We reviewed recent advances of some aspects on the biology of dicyemid mesozoans. To date 42 species of dicyemids have been found in 19 species of cephalopod molluscs from Japanese waters. The body of dicyemids consists of 10–40 cells and is organized in a very simple fashion. There are three basic types of cell junction, septate junction, adherens junction, and gap junction. The presence of these junctions suggests not only cell-to-cell attachment, but also cell-to-cell communication. In the development of dicyemids, early stages and cell lineages are identical in vermiform embryos of four genera, Conocyema, Dicyema, Microcyema, and Pseudicyema. Species-specific differences appear during later stages of embryogenesis. In the process of postembryonic growth in some species, the shape of the calotte changes from conical to cap-shaped and discoidal. This calotte morphology appears to result from adaptation to the structure of host renal tissues and help to facilitate niche separation of coexisting species. In most dicyemids distinctly small numbers of sperms are produced in a hermaphroditic gonad (infusorigen). The number of eggs and sperms are roughly equal. An inverse proportional relationship exists between the number of infusorigens and that of gametes, suggesting a trade-off between them. Recent phylogenetic studies suggest dicyemids are a member of the Lophotrochozoa.
Dicyemid mesozoans (phylum Dicyemida) are endosymbionts that typically are found in the renal sac of benthic cephalopod molluscs. The dicyemid bodies consist of only 8 to 40 cells, which are the fewest in number of cells in meta-zoans except for aberrant myxozoans, and are organized very simply. They have neither body cavities nor differentiated organs. E. Van Beneden (1876) proposed the name “Mesozoa” for the dicyemids as an intermediate between Protozoa and Metazoa in body organization. Subsequently, Hyman (1940, 1956) and Lapan and Morowitz (1975) also considered the dicyemids to be truly primitive multicellular organisms. However, several zoologists regarded the simple organization of dicyemids is the result of specialization of parasitism (Nouvel, 1947; Stunkard, 1954; Ginetsinskaya, 1988). Recent molecular studies have revealed that dicyemids might not be truly primitive animals deserving the name of “mesozoans” (Katayama et al., 1995; Kobayashi et al., 1999), but it still remains to be explored how such a simple body organization has been brought about.
The renal sac of cephalopods is a unique environment providing living space for a diversity of parasites. The fluid-filled renal coelom provides an ideal habitat for the establishment and maintenance of dicyemids (Hochberg 1982, 1983, 1990). Vermiform individuals live specificially within the renal sac. They insert the distinct anterior region termed a “calotte” into renal tubules or crypts of the renal appendages of the host (Ridley, 1968; Furuya et al., 1997). Dicyemids are subjected to a number of selecting pressures due to their unique habitats. In terms of morphological and ecological adaptation, this microenvironment could afford a space for a simple natural experiment.
Here we review recent advances on the biology of dicyemids, paying main attention to the progresses made after a previous review (Furuya et al., 1996).
The life cycle of dicyemids consists of two phases of different body organization (Fig. 1): (1) the vermiform stages, in which the dicyemid exists as a vermiform embryo formed asexually from an agamete, and as a final form, the nematogen or rhombogen (Fig. 2a, b), and (2) the infusoriform embryo which develops from a fertilized egg produced around the hermaphroditic gonad called the infusorigen (Fig. 2c, d). The infusorigen itself is formed from an agamete. The name “dicyemids” is derived from the fact that they produce two types of embryo in the life cycle. A high population density in the cephalopod kidney may cause the shift from an asexual mode to a sexual mode of reproduction (Lapan and Morowitz, 1975). Vermiform stages are restricted to the renal sac of cephalopods, whereas the infusoriform embryos escape from the host into the sea to search for a new host. Infusoriform larvae actively swim in vitro for a few days (McConnaughey, 1951). However, it remains to be understood how infusoriform larvae develop into vermiform stages in the new host.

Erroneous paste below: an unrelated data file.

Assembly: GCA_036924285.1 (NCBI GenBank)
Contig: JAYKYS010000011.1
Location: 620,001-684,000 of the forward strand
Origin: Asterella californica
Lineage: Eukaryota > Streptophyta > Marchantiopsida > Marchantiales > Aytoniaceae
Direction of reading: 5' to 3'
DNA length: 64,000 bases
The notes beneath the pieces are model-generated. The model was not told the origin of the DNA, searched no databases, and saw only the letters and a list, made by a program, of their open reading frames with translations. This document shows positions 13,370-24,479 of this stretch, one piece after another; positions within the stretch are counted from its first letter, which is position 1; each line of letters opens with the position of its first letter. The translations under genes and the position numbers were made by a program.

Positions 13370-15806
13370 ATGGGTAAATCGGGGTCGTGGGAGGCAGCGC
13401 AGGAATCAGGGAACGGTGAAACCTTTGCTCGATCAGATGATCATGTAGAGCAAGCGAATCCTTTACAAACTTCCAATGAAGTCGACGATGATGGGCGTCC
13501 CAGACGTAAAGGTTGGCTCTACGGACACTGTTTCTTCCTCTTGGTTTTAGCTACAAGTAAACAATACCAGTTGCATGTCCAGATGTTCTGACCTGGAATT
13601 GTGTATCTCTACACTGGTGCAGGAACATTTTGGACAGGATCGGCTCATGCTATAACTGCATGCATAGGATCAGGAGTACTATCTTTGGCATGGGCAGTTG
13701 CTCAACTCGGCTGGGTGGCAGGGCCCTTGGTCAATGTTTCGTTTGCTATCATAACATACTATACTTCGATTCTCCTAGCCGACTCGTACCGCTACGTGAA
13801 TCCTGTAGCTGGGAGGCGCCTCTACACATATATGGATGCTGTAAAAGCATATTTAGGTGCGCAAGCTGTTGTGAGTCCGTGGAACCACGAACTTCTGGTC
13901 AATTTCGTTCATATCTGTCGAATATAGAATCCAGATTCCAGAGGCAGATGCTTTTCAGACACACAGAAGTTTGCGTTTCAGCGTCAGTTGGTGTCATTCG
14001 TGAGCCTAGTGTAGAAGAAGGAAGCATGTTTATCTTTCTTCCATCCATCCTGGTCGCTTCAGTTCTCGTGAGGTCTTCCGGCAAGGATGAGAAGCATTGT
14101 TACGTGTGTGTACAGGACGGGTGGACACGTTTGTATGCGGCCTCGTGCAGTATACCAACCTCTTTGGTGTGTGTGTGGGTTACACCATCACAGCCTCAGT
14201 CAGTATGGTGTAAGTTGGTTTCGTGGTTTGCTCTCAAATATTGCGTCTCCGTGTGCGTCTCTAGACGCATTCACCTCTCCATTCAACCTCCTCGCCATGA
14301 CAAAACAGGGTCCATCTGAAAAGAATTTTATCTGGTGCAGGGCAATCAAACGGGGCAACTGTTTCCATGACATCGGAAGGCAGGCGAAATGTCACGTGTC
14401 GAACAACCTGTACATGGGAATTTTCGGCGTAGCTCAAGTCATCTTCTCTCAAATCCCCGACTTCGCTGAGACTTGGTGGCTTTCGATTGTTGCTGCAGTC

DICYEMID FAUNA IN JAPAN
Dicyemids are distributed in a variety of geographical localities: Okhotsk Sea, Japan sea, Western and Eastern North Pacific Ocean, New Zealand, North Indian Ocean, Mediterranean, Western North and Eastern Atlantic Ocean, Gulf of Mexico, and Antarctic Ocean (Hochberg, 1990). About 104 species of dicyemids have so far been reported in at least 40 species of benthic cephalopods of the world. The first record of dicyemids in Japan was made by Nouvel and Nakao (1938). They described Dicyema misakiense Nouvel and Nakao, 1938 from Octopus vulgaris Lamarck, 1798, and D. orientale Nouvel and Nakao, 1938 from Sepioteuthis lessoniana Lesson, 1830. Later, Nouvel (1947) described D. acuticephalum Nouvel, 1947 from O. vulgaris and identified a dicyemid species from Sepia esculenta Hoyle, 1885 as Pseudicyema truncatum Whitman, 1883, which had been described earlier in Europe. We have been surveyed Japanese cephalopod and 42 species of dicyemids including described ones have been recognized from 19 species of cephalopods (Table 1). Among them, two dicyemids were described from O. vulgaris and O. minor (Sasaki, 1920) as Dicyema japonicum Furuya and Tsuneki, 1992 and Dicyema clavatum Furuya and Koshida, 1992, respectively (Furuya et al., 1992a). Later, 14 dicyemid species were described from six species of cephalopods (Furuya, 1999). A dicyemid species from Sepia esculenta, once identified as P. truncatum by Nouvel (1947), differs from P. truncatum in Europe in distribution, host species, length of vermiform stages and infusoriform embryos, and thus described as a new species, P. nakaoi.
Dicyemids found from nineteen species of Japanese cephalopods